career - life change advice

Discussion in 'Relationships, Discrimination, and Jealousy' started by B_thickjohnny, Feb 28, 2011.

  1. B_thickjohnny

    B_thickjohnny New Member

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    I seem to be at some sort of turning point in my life. I'm 54 (55 in September) and have lived in Prague for the last 15, almost 16, years. While I love living here I find myself somewhat lost.

    I came here as a traveler originally after accepting a payout when the company I worked for in Atlanta decided to move to Newark. I didn't want to move to NJ so I was given a nice bonus. I thought I would do some travel through Europe then head back to the US and get back to work. But while in Prague I met another American who asked me to help him build his new real estate business. He was finding housing for people moving here but wasn't a real estate person; he only spoke Czech because of his parents leaving Czechoslovakia back in the 40s and was roped into the work because no one spoke enough Czech to read the papers, meet landlords, etc. I had experience and agreed to help him for six months. It turned into 15 years. It was a great experience - watching the development of the country and the people etc. But now it's gotten sort of boring. The economy is on hold, much like other economies. People seem to have gone back to their old ways of lying and cheating to get things they want. There's no regulation of the industry so it's still a cut throat business - more now than ever because before everyone made money. Now, it's "normalized" and it's much tougher.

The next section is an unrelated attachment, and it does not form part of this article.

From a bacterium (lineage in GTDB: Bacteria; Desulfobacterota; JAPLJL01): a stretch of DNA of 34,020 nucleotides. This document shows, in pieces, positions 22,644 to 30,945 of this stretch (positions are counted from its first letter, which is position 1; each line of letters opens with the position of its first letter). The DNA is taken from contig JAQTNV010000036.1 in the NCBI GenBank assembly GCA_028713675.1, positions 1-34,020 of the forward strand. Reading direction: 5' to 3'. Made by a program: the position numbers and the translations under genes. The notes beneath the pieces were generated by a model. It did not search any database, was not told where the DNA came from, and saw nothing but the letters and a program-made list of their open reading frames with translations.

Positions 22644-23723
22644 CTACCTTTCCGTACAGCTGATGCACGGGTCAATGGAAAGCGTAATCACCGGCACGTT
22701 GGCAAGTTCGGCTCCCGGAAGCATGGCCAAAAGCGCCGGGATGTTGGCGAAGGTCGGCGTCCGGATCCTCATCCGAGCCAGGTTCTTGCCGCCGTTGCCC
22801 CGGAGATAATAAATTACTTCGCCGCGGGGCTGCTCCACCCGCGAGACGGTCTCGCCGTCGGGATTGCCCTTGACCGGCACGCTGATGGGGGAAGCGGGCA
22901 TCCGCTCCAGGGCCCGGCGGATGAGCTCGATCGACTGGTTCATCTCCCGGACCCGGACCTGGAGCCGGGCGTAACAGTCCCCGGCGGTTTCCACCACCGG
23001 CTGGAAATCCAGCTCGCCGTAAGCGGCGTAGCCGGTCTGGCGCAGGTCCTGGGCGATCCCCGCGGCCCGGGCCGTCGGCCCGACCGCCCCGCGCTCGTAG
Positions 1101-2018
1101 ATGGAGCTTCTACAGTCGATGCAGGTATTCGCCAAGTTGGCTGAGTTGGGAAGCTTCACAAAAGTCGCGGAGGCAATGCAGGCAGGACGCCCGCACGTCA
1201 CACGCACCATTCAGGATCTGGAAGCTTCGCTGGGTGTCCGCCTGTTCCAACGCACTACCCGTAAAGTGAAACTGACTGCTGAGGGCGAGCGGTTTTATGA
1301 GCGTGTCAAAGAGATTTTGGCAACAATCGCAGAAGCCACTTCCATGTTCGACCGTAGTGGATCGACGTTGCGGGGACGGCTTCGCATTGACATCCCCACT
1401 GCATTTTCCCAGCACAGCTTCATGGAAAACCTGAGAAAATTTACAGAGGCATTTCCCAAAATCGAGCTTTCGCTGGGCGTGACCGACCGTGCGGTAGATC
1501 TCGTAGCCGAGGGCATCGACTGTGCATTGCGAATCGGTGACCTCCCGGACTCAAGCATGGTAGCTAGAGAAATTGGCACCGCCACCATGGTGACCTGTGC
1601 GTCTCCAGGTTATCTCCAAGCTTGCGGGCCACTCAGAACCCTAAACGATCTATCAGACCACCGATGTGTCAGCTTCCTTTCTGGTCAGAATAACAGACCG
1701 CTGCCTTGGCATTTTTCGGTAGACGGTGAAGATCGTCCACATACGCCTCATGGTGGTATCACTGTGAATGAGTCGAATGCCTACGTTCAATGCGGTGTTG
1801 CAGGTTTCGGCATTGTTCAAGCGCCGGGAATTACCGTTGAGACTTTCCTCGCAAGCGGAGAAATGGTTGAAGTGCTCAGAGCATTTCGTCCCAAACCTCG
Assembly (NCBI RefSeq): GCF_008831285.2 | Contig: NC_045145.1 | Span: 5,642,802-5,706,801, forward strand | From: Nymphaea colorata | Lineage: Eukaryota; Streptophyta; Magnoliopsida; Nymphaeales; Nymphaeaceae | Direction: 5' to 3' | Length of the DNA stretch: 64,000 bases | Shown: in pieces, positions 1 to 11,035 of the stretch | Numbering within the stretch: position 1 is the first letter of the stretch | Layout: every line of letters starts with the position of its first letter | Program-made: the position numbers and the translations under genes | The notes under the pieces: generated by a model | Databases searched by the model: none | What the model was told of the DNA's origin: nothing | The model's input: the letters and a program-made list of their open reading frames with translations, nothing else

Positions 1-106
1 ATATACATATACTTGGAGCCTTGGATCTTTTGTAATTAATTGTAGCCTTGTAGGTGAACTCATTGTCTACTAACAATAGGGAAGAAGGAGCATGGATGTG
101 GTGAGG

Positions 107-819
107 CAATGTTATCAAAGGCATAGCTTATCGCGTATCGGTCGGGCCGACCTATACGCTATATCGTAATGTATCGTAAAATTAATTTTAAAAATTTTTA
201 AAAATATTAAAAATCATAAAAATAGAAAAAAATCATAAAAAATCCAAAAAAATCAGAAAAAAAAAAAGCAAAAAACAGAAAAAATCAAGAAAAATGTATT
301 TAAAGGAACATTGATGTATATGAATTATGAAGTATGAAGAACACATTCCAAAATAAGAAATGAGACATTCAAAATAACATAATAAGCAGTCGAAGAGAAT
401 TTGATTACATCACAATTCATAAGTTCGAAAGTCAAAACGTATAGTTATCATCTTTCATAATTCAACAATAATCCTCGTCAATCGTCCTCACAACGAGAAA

I was in a relation for several years but that went flat about a year ago. I caught him away for a weekend fling with another guy. That, I must confess, has put me into a bit of a spiral. I enjoyed the monogamy, the relationship - him!